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U.S. President Donald Trump speaks between U.S. Health and Human Services (HHS) Secretary Alex Azar and U.S. Secretary of State Mike Pompeo during a cabinet meeting at the White House in Washington, U.S., October 21, 2019. Photo by Leah Millis/Reuters

Trump compares impeachment inquiry to ‘a lynching’

WASHINGTON (AP) — President Donald Trump injected racial overtones into the House impeachment inquiry Tuesday by comparing the Democratic-led investigation into his handling of U.S. policy toward Ukraine to a “lynching.” The highest-ranking African American in Congress warned Trump about making the comparison.

Lynchings, or hangings, historically were mostly used by whites against black men and mostly in the South beginning in the late 19th century amid rising racial tensions in the U.S. By comparing the impeachment process to a lynching, Trump is also likening Democrats to a lynch mob.

READ MORE: A timeline of key events in the Trump-Ukraine story

Under pressure over impeachment, blowback over his Syria policy and other issues, the Republican president tweeted Tuesday: “So some day, if a Democrat becomes President and the Republicans win the House, even by a tiny margin, they can impeach the President, without due process or fairness or any legal rights.

“All Republicans must remember what they are witnessing here – a lynching. But we will WIN!”

House Majority Whip Rep. Jim Clyburn, D-S.C., criticized Trump’s word choices.

“That is one word no president ought to apply to himself,” Clyburn said on CNN after the president’s tweet was read to him. “That is a word that we ought to be very, very careful about using.”

Rep. Bobby Rush, D-Ill., called on Trump to delete the tweet.

“Do you know how many people who look like me have been lynched, since the inception of this country, by people who look like you. Delete this tweet,” wrote Rush, who is also black.

Sen. Doug Jones, D-Ala., tweeted to Trump: “No sir! No, @realDonaldTrump: this is NOT a lynching, and shame on you for invoking such a horrific act that was used as a weapon to terrorize and murder African Americans.”

Republican legislators largely tried to put the focus on what they said was the unfair way in which Democrats are conducting the impeachment inquiry

Sen. Lindsey Graham, R-S.C., said Trump’s description was “pretty well accurate.” He called the impeachment effort a “sham” and a “joke” because the president does not know the identity of his accuser, and the process is playing out in private.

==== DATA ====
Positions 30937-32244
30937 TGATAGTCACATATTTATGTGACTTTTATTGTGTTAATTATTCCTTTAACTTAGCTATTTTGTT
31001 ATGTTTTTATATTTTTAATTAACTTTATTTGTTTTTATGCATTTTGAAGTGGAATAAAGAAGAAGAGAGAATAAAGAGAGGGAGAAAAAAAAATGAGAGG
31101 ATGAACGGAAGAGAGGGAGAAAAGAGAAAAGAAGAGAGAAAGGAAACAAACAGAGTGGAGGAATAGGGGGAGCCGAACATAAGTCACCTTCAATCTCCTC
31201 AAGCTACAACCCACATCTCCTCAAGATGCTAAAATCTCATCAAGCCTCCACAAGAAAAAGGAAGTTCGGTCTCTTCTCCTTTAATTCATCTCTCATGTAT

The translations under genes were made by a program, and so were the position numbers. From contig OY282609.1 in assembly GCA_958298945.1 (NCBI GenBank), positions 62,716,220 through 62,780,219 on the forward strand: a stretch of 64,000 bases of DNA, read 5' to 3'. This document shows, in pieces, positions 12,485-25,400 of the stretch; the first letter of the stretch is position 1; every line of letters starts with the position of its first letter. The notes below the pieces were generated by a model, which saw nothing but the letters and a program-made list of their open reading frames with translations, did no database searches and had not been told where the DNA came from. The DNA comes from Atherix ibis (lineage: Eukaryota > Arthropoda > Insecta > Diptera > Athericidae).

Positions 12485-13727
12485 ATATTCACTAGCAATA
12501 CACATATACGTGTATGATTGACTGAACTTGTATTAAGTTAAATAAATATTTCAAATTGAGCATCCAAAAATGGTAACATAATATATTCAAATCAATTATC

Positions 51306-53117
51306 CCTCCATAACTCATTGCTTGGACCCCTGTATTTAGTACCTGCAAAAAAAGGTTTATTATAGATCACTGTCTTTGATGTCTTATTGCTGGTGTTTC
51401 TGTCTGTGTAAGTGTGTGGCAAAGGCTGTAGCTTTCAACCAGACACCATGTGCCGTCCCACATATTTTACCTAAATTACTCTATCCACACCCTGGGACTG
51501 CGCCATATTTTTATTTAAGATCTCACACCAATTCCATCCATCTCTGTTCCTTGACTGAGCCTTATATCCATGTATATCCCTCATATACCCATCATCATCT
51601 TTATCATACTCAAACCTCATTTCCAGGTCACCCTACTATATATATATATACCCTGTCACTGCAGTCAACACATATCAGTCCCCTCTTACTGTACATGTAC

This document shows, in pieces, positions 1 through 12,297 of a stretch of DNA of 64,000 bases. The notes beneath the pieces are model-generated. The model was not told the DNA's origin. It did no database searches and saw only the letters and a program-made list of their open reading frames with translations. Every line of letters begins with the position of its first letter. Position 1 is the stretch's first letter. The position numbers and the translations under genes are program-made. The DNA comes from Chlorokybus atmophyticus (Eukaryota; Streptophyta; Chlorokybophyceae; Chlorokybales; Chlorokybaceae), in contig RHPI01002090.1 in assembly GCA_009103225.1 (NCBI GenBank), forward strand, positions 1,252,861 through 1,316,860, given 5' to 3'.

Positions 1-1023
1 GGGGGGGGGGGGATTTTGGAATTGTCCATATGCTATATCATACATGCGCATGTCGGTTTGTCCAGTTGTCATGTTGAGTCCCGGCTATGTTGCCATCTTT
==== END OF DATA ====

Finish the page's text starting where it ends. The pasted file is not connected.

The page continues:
“This is a lynching in every sense,” said Graham, who is close to Trump.

Sen. Tim Scott of South Carolina, the Senate’s only black Republican, agreed with Trump’s sentiment but not his word choice.

“There’s no question that the impeachment process is the closest thing (to) a political death row trial, so I get his absolute rejection of the process,” Scott said. He added, “I wouldn’t use the word lynching.”

House Minority Leader Kevin McCarthy, R-Calif., who is also close to Trump, also said “lynching” isn’t “the language that I would use.”

Defending Trump, White House spokesman Hogan Gidley said the president was trying to point out the way he has been “attacked” by the news media since before he took office. Trump’s tweet mentions Republicans and Democrats only, not the news media.

“The president’s not comparing what’s happened to him with one of our darkest moments in American history,” Gidley said.

Trump has a habit of trying to portray himself as the victim.

His tweet came a day after he lashed at critics of his decision — since rescinded — to schedule a major international economic summit for 2020 at one of his Florida golf properties. He lamented at one point during remarks Monday about “you people with this phony emoluments clause.”

The emoluments clause is in the Constitution and bans presidents from receiving gifts or payments from foreign governments.

A whistleblower’s complaint that Trump was attempting to use his office for personal political gain during a July 25 phone conversation with Ukraine’s president led House Speaker Nancy Pelosi to open the impeachment inquiry.

Trump insists he did nothing wrong. He characterizes the conversation with Ukrainian President Volodymyr Zelenskiy as “perfect” and argues that sore-loser Democrats are still trying to overturn the 2016 election that put him in the White House.

Whites used lynchings as a way to resolve anger toward blacks across the South, where people were blaming their financial problems on newly freed slaves that lived around them, according to the NAACP.

Elsewhere on Tuesday, a U.S. appeals court in Atlanta was to consider whether federal judges can order grand jury records unsealed in the mob lynching of two black couples. The young black sharecroppers were stopped along a rural road in 1946 by a white mob that dragged them out and shot them multiple times east of Atlanta. More than 100 people reportedly testified before a grand jury, but no one was ever indicted in the deaths of Roger and Dorothy Malcom and George and Mae Murray Dorsey.

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